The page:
Deferred execution and iterator blocks
Chapter 11: Query expressions and LINQ to Objects: 11.1.2
Last updated: 6/21/2008
One area which apparently causes lots of people pain is understanding that iterator blocks really do only start to get used when you iterate over the results. That was true when we looked at iterators in chapter 6, and it's equally true if you use a custom iterator as a data source (or custom operator) in LINQ.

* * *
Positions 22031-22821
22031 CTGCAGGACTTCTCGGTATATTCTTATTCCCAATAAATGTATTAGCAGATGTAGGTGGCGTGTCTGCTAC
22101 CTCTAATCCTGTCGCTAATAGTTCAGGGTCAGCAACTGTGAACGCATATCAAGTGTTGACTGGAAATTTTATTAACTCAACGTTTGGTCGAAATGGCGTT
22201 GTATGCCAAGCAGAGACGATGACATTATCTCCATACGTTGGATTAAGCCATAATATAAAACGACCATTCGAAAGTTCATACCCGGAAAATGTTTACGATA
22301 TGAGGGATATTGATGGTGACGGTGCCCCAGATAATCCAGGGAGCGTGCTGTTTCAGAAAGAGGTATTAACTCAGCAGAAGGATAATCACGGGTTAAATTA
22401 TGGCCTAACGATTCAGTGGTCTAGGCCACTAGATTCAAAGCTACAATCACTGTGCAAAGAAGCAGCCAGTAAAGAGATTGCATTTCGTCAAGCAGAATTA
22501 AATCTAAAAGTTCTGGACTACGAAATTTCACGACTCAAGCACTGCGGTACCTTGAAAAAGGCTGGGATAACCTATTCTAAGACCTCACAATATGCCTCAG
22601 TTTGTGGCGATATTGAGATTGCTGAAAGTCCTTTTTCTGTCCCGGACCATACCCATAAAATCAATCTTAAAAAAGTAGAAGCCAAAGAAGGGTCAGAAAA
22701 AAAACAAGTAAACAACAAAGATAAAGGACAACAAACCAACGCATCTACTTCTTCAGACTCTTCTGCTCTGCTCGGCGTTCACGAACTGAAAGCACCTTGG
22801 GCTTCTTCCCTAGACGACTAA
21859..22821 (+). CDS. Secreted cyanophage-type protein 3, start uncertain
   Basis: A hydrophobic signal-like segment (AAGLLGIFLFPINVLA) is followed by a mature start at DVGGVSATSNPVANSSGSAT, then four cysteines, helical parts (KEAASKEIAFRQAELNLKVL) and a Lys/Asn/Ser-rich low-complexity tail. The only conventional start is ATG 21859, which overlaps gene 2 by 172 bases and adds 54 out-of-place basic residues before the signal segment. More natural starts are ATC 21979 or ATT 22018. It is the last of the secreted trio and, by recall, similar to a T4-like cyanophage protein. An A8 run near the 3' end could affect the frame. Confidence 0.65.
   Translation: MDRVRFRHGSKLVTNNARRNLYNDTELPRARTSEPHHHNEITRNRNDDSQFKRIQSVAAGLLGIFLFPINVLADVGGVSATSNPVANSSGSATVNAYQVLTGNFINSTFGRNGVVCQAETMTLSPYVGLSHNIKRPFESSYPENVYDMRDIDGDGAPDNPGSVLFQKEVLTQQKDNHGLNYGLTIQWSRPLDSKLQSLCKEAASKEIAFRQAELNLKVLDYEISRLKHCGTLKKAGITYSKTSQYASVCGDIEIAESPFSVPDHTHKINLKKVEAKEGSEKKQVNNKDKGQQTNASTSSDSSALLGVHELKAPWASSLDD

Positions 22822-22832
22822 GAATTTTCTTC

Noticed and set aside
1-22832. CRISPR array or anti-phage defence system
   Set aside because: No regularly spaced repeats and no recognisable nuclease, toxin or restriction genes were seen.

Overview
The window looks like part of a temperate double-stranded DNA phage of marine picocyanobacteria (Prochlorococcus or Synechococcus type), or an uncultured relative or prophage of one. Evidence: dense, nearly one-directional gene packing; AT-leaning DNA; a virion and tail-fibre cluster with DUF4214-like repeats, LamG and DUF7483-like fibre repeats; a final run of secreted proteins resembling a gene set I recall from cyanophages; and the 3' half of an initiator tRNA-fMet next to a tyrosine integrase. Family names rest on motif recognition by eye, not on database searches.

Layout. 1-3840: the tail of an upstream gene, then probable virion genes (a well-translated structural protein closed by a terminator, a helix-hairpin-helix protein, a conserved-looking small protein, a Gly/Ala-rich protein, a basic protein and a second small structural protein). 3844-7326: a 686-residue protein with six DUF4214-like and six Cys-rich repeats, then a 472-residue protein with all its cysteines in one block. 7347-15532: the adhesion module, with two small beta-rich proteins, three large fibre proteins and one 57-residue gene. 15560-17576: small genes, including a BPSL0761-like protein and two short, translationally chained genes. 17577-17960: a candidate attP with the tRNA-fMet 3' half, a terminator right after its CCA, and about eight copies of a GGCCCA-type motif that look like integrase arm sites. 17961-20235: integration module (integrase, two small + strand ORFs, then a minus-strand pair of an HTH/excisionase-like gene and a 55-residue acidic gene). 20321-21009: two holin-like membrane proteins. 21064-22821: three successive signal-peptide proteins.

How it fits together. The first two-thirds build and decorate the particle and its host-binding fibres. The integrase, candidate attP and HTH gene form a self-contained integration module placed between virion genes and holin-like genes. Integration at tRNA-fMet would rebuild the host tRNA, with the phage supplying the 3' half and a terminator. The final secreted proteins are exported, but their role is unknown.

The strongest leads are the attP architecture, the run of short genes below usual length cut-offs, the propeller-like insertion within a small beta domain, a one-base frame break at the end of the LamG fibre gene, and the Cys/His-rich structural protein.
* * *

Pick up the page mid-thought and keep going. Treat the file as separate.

Possibly the biggest source of confusion is around parameter validation - if the method does parameter validation, you might instinctively expect it to throw an exception as soon as you call the method, even if you understand that data is only going to be processed when you iterate over the result. This is certainly desirable, and I think it's a pity the language doesn't (currently) support this scenario. I've blogged
about this in more detail.